This study aimed to evaluate the risk of the Portuguese population’s exposure to six non-nutritive intense sweeteners (NNIS) and their main associated factors. A tiered approach was used to estimate the usual exposure to the NNIS obtained from two 1-day food diaries among children and two 24-hour recalls among adults in the Portuguese national dietary survey (IAN-AF 2015–2016; age: 3–84 y; n = 5005). The tiers considered were the following: Tier 2.1 represents the most conservative tier, in which all foods reported were matched with the respective maximum permitted levels (MPLs); in Tier 2.2, the MPLs were attributed only to the foods for which the brand’s label information identified the presence of an added NNIS; finally, Tier 3 was identical to Tier 2.2, but analytical NNIS occurrence data were used, instead of MPLs. The usual exposure of the Portuguese population to each NNIS was very low in all tiers across all age groups, as was the estimated prevalence of exposure above the acceptable daily intake. Soft drinks were the main source of exposure for most sweeteners, and acesulfame K and aspartame were the most consumed NNIS. The odds of exposure to at least one NNIS were higher in more highly educated adults and elderly, obese elderly, women, and people with lower healthy diet scores. The estimated risk of exceeding the safety levels of NNIS intake was very low in all evaluated population groups, even when considering the most conservative approach.
This study looked at the consumption of six low/no calorie sweeteners (acesulfame K, aspartame, cyclamate, saccharin, sucralose, steviol glycosides) by the Portuguese population. With current recommendations from the World Health Organisation (WHO) to reduce intake of free and added sugars, the Portuguese government promoted some measures in this regard, resulting in food reformulation with low/no calorie sweeteners (LNCS), safe ingredients that can help reduce sugar content in food and drinks.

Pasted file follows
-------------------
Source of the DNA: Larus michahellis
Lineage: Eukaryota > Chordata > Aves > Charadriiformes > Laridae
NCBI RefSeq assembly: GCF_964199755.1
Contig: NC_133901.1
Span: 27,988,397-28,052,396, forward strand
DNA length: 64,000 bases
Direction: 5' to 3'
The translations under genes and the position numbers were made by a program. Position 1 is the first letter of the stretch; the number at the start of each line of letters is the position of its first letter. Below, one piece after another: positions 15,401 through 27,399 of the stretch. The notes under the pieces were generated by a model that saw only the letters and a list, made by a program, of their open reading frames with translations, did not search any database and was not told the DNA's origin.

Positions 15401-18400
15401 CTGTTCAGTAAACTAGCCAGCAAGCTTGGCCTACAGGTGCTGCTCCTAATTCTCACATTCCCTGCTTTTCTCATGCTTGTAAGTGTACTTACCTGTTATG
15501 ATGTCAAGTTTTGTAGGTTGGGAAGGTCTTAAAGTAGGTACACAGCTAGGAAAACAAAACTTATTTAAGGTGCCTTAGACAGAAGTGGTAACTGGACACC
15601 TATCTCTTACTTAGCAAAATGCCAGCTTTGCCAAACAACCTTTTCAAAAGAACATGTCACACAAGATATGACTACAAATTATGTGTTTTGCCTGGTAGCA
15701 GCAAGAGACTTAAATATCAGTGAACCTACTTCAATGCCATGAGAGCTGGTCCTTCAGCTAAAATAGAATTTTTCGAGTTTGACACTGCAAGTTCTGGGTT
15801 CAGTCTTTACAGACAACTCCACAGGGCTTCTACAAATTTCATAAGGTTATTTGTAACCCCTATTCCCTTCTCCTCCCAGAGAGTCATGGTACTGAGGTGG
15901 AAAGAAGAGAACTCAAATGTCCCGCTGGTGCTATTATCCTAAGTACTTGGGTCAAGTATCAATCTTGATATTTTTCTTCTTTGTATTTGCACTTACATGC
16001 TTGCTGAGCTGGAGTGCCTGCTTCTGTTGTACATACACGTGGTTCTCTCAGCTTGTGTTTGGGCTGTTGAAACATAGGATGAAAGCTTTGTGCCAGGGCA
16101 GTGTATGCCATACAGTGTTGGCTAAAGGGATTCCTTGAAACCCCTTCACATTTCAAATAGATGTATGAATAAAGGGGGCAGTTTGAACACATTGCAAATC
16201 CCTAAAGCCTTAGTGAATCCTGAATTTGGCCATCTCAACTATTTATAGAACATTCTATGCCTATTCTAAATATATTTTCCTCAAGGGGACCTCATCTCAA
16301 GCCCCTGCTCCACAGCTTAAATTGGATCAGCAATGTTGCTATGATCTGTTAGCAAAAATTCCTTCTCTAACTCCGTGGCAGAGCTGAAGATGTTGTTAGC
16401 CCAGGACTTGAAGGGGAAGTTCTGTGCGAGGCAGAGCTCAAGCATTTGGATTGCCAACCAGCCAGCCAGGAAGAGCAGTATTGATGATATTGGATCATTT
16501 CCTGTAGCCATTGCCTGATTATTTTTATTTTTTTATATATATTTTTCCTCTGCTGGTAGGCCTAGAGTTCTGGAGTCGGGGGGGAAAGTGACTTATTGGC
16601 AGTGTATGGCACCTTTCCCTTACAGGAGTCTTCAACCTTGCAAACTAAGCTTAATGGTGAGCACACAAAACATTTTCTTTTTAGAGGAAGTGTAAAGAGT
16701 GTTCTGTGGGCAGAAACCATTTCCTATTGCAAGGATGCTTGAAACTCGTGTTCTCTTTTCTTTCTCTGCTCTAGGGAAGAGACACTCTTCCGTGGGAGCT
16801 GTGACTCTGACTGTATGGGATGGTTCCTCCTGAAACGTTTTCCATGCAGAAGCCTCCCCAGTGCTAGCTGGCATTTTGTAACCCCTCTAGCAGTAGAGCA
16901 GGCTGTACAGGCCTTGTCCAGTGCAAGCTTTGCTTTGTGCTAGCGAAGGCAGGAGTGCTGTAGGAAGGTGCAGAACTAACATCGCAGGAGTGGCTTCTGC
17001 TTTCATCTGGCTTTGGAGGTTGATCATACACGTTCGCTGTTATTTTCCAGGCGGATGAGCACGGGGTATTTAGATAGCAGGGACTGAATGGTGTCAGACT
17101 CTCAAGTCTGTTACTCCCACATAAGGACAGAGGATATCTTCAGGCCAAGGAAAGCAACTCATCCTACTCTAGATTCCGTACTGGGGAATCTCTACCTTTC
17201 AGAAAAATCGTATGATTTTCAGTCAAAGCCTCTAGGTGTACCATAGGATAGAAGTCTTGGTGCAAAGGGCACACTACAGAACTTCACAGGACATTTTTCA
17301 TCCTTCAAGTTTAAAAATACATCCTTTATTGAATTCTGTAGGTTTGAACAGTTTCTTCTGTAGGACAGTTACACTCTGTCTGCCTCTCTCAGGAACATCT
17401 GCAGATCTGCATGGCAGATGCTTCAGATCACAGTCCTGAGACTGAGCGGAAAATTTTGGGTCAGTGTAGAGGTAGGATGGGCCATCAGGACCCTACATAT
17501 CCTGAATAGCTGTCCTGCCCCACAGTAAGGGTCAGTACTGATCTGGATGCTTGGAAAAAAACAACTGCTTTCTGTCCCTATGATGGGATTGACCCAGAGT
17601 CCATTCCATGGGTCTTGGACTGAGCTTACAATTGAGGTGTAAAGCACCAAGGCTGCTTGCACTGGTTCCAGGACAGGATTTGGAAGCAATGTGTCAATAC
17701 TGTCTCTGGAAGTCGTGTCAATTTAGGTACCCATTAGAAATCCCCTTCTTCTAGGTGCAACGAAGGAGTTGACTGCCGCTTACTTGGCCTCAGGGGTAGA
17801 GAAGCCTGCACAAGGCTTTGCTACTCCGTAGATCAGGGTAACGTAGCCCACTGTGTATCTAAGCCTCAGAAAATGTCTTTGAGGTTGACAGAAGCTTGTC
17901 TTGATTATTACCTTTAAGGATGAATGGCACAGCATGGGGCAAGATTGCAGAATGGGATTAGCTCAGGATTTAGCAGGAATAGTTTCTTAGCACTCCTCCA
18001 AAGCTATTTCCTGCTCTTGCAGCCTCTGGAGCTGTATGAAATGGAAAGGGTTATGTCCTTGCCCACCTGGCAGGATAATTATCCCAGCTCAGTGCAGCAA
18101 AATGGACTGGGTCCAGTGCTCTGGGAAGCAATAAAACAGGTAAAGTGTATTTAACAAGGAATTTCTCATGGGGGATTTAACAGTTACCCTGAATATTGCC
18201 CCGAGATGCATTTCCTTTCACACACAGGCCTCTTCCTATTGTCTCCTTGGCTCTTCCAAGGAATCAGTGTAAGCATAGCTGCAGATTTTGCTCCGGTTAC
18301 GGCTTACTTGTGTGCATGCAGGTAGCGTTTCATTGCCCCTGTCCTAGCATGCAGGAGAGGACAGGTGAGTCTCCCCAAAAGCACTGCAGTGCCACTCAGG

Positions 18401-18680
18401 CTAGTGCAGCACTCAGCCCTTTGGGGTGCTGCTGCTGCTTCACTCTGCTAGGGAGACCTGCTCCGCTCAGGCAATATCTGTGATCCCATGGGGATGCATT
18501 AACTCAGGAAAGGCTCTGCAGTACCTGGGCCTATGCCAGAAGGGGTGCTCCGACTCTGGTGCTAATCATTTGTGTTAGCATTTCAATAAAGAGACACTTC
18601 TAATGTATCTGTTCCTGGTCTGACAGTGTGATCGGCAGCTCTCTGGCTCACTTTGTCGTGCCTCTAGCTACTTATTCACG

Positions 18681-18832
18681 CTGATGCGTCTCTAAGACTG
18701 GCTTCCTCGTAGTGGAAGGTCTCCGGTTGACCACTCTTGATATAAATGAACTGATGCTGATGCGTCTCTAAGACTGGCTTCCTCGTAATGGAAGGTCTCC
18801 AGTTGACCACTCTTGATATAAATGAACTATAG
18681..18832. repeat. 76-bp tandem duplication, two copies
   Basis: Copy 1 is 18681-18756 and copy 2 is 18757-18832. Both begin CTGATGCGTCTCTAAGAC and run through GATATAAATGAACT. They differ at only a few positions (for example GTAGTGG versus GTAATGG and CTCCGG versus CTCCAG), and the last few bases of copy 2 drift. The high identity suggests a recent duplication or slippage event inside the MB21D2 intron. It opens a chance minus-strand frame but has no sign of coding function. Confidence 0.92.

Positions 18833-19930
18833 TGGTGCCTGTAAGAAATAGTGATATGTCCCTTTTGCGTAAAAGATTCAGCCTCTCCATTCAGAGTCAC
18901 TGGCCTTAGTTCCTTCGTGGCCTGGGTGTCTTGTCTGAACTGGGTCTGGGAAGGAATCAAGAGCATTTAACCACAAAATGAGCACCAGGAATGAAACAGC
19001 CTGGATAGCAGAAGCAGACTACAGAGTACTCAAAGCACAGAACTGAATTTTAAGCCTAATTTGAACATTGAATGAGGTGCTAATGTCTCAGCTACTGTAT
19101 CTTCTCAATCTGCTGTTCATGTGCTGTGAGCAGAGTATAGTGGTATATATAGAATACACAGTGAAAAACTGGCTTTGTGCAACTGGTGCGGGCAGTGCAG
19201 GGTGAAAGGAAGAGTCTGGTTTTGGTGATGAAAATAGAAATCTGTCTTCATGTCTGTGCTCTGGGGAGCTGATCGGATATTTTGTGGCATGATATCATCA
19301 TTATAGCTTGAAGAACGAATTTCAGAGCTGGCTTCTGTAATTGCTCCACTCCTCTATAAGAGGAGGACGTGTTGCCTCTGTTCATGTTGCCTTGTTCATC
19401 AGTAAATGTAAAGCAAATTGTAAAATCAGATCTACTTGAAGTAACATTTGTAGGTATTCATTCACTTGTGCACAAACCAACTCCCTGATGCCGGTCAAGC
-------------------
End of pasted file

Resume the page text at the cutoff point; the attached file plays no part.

Using food consumption data from dietary assessment interviews of the National Food, Nutrition and Physical Activity Survey of the Portuguese population, the authors of the study compared the estimated exposure of the six LNCS with their respective Acceptable Daily Intakes (ADI), set by the European Food Safety Authority.
The authors estimated that exposure levels for all LNCS were below the ADI in all analysed scenarios and age groups and concluded that the Portuguese population is not at risk of excessive LNCS exposure.